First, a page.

The Drake Wrongful Convictions Clinic (WCC) will continue its work with the Iowa State Public Defender’s Office to seek DNA testing for wrongfully convicted Iowans. The Iowa State Public Defender’s Office has received a $855,000 grant from the Bureau of Justice Assistance (BJA) to build on the Clinic’s ability to represent indigent Iowans who are incarcerated with meritorious claims of actual innocence. The grant funding will fund a fellowship program for a recent graduate of the Legal Clinic, an investigator fellow, and provide expert consultations and forensic testing throughout Iowa in cases where evidence can be located.

The WCC was established in 2021 in a unique collaboration with the State Public Defender’s Wrongful Conviction Division (WCD). Since then, the WCC has trained over 20 students and hosts the State Public Defender’s Wrongful Conviction Unit attorneys and investigator. Third-year student attorney Kaitlin Phipps recently reflected on her experience with the WCC in the fall. “I had an amazing semester working in the Wrongful Convictions Clinic,” she said. “I think most of us have a baseline understanding of the injustices that occur within our criminal justice system, but it takes truly working in this space to really appreciate it. Through both the practical and classroom component of the clinic, I was exposed to these injustices and worked firsthand with people who were living through them.”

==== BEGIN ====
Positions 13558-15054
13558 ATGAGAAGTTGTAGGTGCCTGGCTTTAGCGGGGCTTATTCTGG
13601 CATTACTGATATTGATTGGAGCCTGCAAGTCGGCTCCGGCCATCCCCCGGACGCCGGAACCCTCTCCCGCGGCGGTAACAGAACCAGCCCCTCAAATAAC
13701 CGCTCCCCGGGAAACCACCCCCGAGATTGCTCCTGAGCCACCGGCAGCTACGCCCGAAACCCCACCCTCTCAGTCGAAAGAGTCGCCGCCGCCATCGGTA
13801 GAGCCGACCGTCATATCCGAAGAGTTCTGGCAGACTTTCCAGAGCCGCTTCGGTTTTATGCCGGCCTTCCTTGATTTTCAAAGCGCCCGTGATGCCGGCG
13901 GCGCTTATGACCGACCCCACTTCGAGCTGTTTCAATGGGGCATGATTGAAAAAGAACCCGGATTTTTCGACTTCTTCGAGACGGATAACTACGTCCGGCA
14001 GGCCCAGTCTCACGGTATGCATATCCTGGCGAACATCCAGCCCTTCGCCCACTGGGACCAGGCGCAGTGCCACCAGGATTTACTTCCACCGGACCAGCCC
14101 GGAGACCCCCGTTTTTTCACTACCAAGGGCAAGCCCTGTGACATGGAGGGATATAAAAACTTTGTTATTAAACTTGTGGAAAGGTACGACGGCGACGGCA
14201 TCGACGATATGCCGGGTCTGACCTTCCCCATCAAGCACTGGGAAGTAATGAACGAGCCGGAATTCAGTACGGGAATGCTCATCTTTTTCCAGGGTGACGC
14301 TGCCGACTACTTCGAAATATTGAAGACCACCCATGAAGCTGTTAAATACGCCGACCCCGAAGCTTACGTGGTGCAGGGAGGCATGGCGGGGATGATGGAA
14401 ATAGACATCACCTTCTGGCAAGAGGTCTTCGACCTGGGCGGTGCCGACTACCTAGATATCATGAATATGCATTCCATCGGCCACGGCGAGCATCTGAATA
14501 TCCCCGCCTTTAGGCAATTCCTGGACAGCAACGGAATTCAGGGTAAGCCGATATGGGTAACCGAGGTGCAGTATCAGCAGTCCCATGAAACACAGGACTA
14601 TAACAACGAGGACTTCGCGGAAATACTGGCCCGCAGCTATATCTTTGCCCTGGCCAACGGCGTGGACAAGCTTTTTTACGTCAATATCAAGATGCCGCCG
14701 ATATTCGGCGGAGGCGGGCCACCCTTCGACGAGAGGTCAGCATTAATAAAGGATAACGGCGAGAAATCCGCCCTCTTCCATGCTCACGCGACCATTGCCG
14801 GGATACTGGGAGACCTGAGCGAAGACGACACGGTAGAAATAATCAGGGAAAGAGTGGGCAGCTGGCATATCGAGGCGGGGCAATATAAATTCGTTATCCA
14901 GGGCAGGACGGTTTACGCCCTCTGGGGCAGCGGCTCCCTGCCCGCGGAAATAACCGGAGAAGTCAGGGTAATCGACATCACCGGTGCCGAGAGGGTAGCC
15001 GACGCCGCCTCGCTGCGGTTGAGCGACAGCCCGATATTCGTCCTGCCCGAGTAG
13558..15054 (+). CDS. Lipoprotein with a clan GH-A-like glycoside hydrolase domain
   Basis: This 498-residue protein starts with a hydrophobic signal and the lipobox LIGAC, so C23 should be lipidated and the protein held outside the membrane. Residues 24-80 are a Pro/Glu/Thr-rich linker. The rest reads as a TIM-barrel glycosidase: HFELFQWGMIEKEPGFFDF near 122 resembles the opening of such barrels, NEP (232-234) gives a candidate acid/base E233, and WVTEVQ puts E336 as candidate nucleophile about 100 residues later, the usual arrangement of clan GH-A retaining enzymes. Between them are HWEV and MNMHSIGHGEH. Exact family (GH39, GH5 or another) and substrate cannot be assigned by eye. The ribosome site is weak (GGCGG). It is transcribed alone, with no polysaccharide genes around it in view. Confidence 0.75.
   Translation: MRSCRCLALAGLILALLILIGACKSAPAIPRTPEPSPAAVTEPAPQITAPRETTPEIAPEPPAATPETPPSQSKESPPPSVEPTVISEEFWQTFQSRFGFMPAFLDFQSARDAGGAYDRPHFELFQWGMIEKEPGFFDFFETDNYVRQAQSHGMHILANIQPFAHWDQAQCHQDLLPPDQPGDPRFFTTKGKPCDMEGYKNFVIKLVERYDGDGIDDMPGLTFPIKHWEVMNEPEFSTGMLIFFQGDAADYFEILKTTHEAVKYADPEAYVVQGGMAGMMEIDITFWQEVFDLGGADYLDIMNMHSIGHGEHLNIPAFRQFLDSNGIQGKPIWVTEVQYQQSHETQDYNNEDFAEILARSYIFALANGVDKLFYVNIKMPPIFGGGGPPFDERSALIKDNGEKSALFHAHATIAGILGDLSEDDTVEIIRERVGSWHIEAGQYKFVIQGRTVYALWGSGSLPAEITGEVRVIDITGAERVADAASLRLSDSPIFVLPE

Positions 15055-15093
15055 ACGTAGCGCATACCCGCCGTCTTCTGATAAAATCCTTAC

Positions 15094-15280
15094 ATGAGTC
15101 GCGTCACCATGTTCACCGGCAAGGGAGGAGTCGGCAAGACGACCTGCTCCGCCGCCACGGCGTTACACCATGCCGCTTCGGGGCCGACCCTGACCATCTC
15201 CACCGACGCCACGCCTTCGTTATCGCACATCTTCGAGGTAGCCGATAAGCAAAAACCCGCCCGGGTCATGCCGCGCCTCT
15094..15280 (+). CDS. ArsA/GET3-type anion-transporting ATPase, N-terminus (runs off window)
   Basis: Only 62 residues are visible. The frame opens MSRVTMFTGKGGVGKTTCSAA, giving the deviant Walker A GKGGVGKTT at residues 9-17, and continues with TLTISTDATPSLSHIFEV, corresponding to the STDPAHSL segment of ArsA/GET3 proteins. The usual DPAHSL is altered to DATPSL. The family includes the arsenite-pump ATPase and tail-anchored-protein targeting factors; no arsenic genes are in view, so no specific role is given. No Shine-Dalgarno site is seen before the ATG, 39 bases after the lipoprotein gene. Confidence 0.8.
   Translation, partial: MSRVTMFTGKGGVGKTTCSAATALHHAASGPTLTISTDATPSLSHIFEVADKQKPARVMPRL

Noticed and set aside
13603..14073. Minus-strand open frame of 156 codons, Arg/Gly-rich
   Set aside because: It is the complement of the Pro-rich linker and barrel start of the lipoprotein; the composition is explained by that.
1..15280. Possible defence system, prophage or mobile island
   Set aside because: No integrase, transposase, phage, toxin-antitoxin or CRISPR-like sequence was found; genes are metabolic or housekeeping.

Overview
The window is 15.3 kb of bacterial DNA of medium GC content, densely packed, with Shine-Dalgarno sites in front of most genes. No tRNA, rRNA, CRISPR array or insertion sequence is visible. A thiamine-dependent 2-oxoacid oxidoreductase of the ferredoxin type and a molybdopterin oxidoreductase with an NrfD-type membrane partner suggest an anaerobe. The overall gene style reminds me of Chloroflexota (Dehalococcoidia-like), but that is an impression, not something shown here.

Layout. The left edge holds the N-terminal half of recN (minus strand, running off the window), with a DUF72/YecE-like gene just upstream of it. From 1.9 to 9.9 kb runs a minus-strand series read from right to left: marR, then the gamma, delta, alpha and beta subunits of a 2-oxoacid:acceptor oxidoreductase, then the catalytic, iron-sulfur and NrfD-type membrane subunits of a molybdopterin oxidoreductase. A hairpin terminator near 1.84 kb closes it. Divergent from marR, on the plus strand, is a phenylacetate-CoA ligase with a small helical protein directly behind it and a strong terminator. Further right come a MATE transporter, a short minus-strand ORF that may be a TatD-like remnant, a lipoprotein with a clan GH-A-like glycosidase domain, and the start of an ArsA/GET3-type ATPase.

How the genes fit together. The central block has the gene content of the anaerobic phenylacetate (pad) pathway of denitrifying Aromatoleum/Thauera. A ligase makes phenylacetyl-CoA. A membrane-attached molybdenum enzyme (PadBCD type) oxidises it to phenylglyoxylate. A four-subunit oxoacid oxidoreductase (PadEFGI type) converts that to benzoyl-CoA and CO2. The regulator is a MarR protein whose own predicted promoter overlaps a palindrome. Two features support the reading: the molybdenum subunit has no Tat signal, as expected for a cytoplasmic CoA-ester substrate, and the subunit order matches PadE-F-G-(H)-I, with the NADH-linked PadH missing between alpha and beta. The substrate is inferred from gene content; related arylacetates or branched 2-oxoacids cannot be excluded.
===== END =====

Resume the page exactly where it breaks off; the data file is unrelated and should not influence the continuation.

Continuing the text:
The addition of another attorney and a fellow will give students the opportunity to work directly with forensic experts and laboratories who specialize in DNA and work with private investigators to find physical evidence for testing and evidence that supports innocence.

“Teaching law students to work with investigators is a huge opportunity,” said Erica Nichols Cook, director of the Wrongful Convictions Clinic. “Investigation is an integral part of case development and a crucial element of the work we do here and the work that these students will do once they graduate.”